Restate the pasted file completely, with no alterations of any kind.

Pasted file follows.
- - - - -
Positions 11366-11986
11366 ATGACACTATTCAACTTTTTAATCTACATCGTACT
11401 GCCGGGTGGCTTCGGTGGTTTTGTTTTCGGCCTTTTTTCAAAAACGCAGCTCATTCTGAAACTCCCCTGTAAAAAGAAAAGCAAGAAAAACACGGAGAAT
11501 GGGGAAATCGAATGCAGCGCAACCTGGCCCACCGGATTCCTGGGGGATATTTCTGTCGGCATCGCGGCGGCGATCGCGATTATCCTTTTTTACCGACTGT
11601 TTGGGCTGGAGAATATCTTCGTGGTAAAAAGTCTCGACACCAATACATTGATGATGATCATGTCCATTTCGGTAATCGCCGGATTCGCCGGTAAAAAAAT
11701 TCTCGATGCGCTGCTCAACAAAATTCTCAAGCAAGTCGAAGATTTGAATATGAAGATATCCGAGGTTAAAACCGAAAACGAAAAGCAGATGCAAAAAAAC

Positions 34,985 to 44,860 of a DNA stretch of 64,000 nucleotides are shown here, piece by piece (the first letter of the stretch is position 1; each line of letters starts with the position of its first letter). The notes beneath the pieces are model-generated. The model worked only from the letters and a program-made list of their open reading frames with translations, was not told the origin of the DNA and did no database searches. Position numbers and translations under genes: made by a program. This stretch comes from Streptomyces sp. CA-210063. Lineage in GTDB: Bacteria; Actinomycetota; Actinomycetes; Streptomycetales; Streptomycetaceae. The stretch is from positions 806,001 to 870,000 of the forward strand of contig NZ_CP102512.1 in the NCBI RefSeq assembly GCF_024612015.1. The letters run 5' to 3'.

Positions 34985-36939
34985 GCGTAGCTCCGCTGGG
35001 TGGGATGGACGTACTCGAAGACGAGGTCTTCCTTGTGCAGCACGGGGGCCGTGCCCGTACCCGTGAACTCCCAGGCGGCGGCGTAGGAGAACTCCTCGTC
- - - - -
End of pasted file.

Positions 11366-11986
11366 ATGACACTATTCAACTTTTTAATCTACATCGTACT
11401 GCCGGGTGGCTTCGGTGGTTTTGTTTTCGGCCTTTTTTCAAAAACGCAGCTCATTCTGAAACTCCCCTGTAAAAAGAAAAGCAAGAAAAACACGGAGAAT
11501 GGGGAAATCGAATGCAGCGCAACCTGGCCCACCGGATTCCTGGGGGATATTTCTGTCGGCATCGCGGCGGCGATCGCGATTATCCTTTTTTACCGACTGT
11601 TTGGGCTGGAGAATATCTTCGTGGTAAAAAGTCTCGACACCAATACATTGATGATGATCATGTCCATTTCGGTAATCGCCGGATTCGCCGGTAAAAAAAT
11701 TCTCGATGCGCTGCTCAACAAAATTCTCAAGCAAGTCGAAGATTTGAATATGAAGATATCCGAGGTTAAAACCGAAAACGAAAAGCAGATGCAAAAAAAC

Positions 34,985 to 44,860 of a DNA stretch of 64,000 nucleotides are shown here, piece by piece (the first letter of the stretch is position 1; each line of letters starts with the position of its first letter). The notes beneath the pieces are model-generated. The model worked only from the letters and a program-made list of their open reading frames with translations, was not told the origin of the DNA and did no database searches. Position numbers and translations under genes: made by a program. This stretch comes from Streptomyces sp. CA-210063. Lineage in GTDB: Bacteria; Actinomycetota; Actinomycetes; Streptomycetales; Streptomycetaceae. The stretch is from positions 806,001 to 870,000 of the forward strand of contig NZ_CP102512.1 in the NCBI RefSeq assembly GCF_024612015.1. The letters run 5' to 3'.

Positions 34985-36939
34985 GCGTAGCTCCGCTGGG
35001 TGGGATGGACGTACTCGAAGACGAGGTCTTCCTTGTGCAGCACGGGGGCCGTGCCCGTACCCGTGAACTCCCAGGCGGCGGCGTAGGAGAACTCCTCGTC